By Zach Broeren
[Photo Credit: Minh Tran ‘24]
During the COVID-19 pandemic, one of the most important issues that young adults have faced is an ever increasing crisis of mental health. Social isolation and living life online have been detrimental to young Americans, so much so that CDC reported that there was a 31% increase in the number of mental health-related emergency room visits for Americans aged 12-17 from 2019 to 2020. This begs the question: how are Denisonian students affected by the COVID-19 pandemic and subsequent isolation and loneliness?
In the February 2022 survey, we asked Denison students to rank how lonely they were this semester on a scale from 0 to 100, where 0 was not lonely at all and 100 was the most lonely. Denisonians answered the question with responses falling all over the place. And it’s not yet clear what this means – does a higher score equate to fewer friends or does it mean that the friends you have know you less well? Overall, the mean loneliness score of a Denison student for February 2022 was 47/100.
Is loneliness a valid measure of social isolation? We also asked how many people (from 0-10) they could turn to in order to borrow $20, get a set of notes from class, etc. When added all together, there is a very clear decrease in the number of people respondents claim they could turn to in case they needed something. This is quite unsurprising; you can generally expect people who are more lonely to have fewer friends, since that is what being lonely is all about. The difference is so staggering, that those who selected 0 through 10 loneliness reported having 23 friends (out of 40) they could rely on, while those who selected 90 to 100 loneliness only had 14 friends they could rely on. It is important to note that this does not mean that those who are the loneliest have no friends – 14 is greater than 0 by a long shot.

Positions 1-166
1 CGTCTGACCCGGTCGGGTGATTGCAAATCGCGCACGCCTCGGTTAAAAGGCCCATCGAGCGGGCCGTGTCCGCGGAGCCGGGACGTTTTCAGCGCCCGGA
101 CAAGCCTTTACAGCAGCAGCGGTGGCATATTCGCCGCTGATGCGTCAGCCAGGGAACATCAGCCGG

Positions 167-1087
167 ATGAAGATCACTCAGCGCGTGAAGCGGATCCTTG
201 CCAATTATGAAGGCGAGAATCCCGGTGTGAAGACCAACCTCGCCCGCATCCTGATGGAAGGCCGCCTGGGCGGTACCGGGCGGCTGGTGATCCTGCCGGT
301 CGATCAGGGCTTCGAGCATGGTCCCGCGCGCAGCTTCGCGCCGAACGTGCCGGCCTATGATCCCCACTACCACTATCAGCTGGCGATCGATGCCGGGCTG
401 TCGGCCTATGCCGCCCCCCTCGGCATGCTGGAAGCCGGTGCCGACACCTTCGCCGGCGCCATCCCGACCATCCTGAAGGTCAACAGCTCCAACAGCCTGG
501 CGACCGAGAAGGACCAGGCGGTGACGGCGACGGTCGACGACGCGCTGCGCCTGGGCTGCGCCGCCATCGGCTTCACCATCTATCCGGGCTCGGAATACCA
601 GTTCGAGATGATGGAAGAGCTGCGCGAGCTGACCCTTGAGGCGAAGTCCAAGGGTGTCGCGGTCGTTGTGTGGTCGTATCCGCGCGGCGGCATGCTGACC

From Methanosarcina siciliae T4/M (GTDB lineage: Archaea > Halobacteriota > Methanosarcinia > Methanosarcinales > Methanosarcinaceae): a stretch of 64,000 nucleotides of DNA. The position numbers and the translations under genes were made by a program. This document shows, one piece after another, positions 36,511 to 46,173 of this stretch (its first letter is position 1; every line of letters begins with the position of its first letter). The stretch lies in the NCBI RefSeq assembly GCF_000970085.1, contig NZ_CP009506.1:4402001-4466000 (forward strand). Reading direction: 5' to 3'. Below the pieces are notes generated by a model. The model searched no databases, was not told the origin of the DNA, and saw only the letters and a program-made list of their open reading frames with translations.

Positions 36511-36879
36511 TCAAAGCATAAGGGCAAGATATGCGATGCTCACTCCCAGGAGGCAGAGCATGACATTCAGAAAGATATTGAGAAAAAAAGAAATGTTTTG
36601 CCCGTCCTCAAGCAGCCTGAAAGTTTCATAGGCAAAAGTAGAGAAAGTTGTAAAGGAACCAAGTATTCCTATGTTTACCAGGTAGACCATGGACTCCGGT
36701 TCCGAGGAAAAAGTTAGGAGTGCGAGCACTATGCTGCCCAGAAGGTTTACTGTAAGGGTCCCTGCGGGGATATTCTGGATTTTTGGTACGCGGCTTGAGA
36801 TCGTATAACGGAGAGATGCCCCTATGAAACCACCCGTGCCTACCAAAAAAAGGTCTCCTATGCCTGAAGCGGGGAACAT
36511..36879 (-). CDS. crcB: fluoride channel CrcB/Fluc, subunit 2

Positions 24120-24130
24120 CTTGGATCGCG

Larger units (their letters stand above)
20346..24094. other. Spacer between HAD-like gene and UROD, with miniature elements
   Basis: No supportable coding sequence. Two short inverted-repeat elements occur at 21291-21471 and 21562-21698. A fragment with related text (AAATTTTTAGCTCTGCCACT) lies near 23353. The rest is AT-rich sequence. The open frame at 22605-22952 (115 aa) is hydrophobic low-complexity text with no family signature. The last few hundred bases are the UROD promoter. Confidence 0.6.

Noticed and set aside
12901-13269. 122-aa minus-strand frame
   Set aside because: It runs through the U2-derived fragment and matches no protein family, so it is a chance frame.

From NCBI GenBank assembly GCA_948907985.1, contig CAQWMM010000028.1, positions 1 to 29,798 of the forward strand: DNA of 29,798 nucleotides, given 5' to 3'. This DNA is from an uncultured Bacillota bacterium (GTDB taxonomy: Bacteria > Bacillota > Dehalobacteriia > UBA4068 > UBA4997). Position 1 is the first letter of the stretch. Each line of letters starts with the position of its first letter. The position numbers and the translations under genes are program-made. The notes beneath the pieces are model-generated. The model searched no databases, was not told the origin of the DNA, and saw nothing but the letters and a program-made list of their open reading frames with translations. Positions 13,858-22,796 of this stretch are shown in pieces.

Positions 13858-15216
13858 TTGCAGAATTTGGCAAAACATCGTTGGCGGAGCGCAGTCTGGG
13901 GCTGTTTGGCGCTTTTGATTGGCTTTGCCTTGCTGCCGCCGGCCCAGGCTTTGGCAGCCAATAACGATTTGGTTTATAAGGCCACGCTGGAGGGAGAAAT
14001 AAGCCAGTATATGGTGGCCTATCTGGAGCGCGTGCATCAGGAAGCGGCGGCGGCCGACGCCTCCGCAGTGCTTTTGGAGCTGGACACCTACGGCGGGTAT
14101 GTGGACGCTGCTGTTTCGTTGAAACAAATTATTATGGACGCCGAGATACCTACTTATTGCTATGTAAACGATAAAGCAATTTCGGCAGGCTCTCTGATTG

You know you have a true friend when they have your back – they’ll vouch for you. Are lonely people less likely to be put in that situation? As noted in my previous article on vouching, there were some changes that needed to be made to our question to better understand how vouching occurred on Denison’s campus. One of these was to see how many times a respondent reported a friend asking them to vouch for them. That change is particularly useful to see if people who are more lonely are asked less to vouch.
Breaking from the trend observed with the above graph, vouching may be independent of loneliness – there’s no relationship between them. Perhaps people may get desperate and ask whoever they know to vouch for them if they were in trouble, not just their close friends. And this may signal that our loneliness measure is more about how well people know you than how many friends you have.
So far, it appears that there are some identifying factors (# of friends) that can be indicative of loneliness; are demographics another identifier of loneliness? One possibility is that minority groups are more lonely, but there are no statistically significant differences between men and women, nor by race. This is not to say that they are exactly the same; women reported being slightly more lonely in every racial group except Blacks, and whites generally reported (slightly) lower levels of loneliness than non-whites.
Loneliness on campus is a non-ending problem that has only seemed to be exacerbated by the COVID-19 pandemic. However, this is not to say that we all became equals in suffering from loneliness, rather there is a wide spread of responses for how lonely one reports they are. Unsurprisingly, there was a negative correlation between the amount of social support one had access to and how lonely they felt, but when looking at how many times a friend had asked them to vouch, there was little correlation. The most important thing I believe I can leave you the reader with is this: make sure to check on people in your life and see how they’re doing.
Zach Broeren is a Junior at Denison University who is pissed about the Ohio weather, despite living here for 20 years.